This point appears to have evaded Claimant. It is true that, while " [t]he government can move to strike a claim to property on the ground that the claimant has no interest in it, [ ] it cannot just say to him: prove it's your property." $574,840, 719 F.3d at 653. A Rule G(5) compliant claim is " evidence," and " shifts to the government the burden at least of production of evidence that the claim is invalid." Id. But with the government having come forward with such evidence and a Rule G(8)(c)(i)(B) motion, Claimant is now confronted with a higher hurdle: can he " carry the burden of establishing standing by a preponderance of the evidence?" Fed.R.Civ.P. G(8)(c)(ii)(B).

The government has presented no direct evidence that Claimant's claim to ownership is illegitimate. Indeed, the only direct evidence of Claimant's ownership in the record -- Claimant's verified claim of ownership -- cuts the other way. The government has, however, presented considerable and compelling circumstantial evidence that Claimant has no legitimate interest in this money.

First, there are the circumstances under which Claimant was identified by the DEA agents and the money was found. Claimant's travel itinerary was flagged as suspicious during a passenger manifest screening; it fit the profile of a drug courier. Claimant had a one-way ticket for cross-country travel from Boston to Los Angeles. The ticket was purchased shortly prior to the train's scheduled departure and was purchased at the unusually high price of $824.00. The ticket was purchased by a credit card issued to another individual.

Next, there is the condition in which the money was found. $239,400 in cash was found in Claimant's bag in four packages wrapped in cardboard paper. The bundles of money were first wrapped in plastic. Then each of the four plastic bundles was wrapped in tin foil. Finally, each bundle was held together by rubber bands and then wrapped with brown paper bags. The bulk of the cash was in the form of twenty-dollar bills; 10,000 twenty dollar bills totaled $200,000.

One of the agents and his narcotic detector dog, " Rudy," conducted a narcotic odor investigation on Claimant's bag. Rudy gave a positive alert for the presumptive presence of narcotic odor on the bag and did not alert anywhere else in the hallway.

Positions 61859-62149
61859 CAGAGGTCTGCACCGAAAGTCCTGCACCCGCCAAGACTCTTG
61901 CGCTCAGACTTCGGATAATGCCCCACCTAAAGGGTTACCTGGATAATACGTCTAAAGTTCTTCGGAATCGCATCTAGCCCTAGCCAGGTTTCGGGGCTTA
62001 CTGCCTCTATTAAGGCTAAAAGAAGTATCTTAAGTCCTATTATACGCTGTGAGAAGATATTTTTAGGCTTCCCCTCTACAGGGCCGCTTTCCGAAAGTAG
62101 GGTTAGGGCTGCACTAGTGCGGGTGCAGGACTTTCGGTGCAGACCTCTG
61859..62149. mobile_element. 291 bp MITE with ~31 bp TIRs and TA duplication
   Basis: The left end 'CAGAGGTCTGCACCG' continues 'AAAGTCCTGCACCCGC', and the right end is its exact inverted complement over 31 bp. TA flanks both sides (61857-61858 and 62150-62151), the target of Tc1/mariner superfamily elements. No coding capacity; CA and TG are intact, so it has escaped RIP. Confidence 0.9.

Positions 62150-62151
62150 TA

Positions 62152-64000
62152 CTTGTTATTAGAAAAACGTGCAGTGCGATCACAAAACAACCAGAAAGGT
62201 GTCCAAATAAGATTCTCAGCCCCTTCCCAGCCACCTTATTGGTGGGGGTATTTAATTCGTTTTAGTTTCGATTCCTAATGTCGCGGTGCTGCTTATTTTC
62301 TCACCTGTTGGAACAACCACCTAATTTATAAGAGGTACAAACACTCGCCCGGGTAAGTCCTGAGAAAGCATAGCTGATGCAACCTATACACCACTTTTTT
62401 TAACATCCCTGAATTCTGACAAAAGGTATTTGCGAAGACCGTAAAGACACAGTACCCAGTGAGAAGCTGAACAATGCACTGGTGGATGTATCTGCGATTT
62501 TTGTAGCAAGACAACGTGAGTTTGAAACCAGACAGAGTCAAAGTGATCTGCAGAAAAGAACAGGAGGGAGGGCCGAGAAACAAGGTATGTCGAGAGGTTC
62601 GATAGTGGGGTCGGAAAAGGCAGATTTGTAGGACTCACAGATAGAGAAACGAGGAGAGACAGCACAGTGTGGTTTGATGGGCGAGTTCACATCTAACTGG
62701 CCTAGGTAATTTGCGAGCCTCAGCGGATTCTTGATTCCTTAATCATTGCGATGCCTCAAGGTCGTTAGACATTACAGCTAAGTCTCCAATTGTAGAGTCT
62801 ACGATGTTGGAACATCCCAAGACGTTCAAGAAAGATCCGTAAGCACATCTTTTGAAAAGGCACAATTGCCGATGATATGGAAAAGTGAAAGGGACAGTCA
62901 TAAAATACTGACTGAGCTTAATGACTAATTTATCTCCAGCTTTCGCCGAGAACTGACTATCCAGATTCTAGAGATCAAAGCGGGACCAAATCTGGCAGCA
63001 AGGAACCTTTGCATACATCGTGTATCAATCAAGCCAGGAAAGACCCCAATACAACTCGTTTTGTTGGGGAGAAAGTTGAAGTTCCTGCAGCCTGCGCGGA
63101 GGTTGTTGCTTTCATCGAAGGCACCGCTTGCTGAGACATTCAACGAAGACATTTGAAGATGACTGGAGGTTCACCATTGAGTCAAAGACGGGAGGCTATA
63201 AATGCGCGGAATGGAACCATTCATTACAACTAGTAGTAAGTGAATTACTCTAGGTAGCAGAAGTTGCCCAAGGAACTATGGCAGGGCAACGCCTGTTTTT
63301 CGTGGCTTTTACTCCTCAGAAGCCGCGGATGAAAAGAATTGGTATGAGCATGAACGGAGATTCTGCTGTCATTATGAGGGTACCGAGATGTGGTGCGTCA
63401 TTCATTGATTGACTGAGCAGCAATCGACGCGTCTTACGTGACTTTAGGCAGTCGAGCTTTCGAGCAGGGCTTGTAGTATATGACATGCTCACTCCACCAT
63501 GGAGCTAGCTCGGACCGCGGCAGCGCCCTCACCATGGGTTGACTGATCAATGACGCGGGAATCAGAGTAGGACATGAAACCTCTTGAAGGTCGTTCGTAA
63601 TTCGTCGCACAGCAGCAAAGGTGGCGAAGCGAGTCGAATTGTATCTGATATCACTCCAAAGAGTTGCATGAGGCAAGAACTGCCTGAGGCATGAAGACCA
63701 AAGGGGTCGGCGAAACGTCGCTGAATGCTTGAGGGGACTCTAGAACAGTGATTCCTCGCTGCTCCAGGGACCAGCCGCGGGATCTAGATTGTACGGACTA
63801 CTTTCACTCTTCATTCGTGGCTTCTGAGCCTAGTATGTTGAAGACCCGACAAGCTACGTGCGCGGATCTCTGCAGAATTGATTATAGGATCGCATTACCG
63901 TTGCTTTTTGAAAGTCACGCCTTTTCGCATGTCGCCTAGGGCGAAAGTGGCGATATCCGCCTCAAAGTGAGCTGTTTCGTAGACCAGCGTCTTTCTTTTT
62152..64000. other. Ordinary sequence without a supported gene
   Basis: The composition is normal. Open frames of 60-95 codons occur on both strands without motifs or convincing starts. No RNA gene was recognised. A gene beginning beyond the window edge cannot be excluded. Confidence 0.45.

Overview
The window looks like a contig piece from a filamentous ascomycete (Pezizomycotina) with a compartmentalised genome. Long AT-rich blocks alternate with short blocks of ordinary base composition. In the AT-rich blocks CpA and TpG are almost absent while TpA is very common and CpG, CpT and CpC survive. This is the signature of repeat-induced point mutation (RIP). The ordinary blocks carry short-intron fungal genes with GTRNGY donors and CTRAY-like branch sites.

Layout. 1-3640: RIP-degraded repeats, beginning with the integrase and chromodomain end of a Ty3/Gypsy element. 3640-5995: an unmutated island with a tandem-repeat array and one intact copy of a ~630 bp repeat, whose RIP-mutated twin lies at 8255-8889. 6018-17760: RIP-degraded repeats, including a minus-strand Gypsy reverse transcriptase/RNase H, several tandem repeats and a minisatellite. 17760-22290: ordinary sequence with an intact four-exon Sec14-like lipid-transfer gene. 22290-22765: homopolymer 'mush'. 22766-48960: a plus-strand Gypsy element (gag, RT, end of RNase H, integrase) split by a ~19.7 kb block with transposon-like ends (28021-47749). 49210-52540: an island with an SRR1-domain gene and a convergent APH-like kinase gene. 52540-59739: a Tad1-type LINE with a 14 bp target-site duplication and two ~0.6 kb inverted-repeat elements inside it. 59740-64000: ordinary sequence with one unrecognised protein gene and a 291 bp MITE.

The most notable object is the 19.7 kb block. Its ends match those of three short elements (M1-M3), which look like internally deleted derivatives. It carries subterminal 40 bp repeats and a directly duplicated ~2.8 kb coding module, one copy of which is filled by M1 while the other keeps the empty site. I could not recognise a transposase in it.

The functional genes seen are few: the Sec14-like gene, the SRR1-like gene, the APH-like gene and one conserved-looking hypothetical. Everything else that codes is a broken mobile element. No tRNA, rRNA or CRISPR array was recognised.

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Finally, there is Claimant's limited, and ultimately incredible, explanation for his possession of the cash and the way it was packaged. Claimant asserts that he was traveling to Los Angeles with the money to purchase computer equipment for his computer recycling business. Claimant has not come forward with any business records, tax filings or any other documentation that might substantiate this assertion. There also appears to be no explanation in the record for carrying that amount of money in cash, or for packaging it the way Claimant packaged it.

The question of the proper weight to afford Claimant's lack of a credible explanation for the cash merits some attention. Claimant's position may well be, not that he has no legitimate explanation for the cash, but that he is simply not required to provide one, at least at this stage of the proceedings. As I explained to Claimant's counsel on more than one occasion in open court, that view is folly. With respect to pleading standing in the first instance, Claimant is correct; his possession and verified, unequivocal claim of ownership is enough to establish Article III standing. But the government has now challenged that claim to standing with evidence and a Rule G(8)(c) motion, and, pursuant to the Rule, the Court is to determine whether Claimant can " carry the burden of establishing standing by a preponderance of the evidence." Claimant may rest on his verified claim if he wishes, but there is no basis for the assertion that that will necessarily be sufficient to carry his preponderance burden in the face of the government's Rule G(8)(c) motion.

Under Rule G(8)(c), the government may move to strike a claim because the claimant lacks standing, or because he has failed to comply with Rule G(5) (requiring the verified claim of interest in the property) or Rule G(6) (requiring responses to the government's special interrogatories). I note again that I conclude that Claimant has indeed complied with Rule G(5) for the reasons set forth above. With respect to the government's special interrogatories under Rule G(6), at a hearing on November 29, 2011, I agreed with Claimant that some were beyond the scope permitted by Rule G(6)(a) and concluded that responses to these were not required. I concluded that others, however, clearly were within the scope.[2] With respect to those interrogatories, I noted that several of Claimant's responses were essentially " non-responses."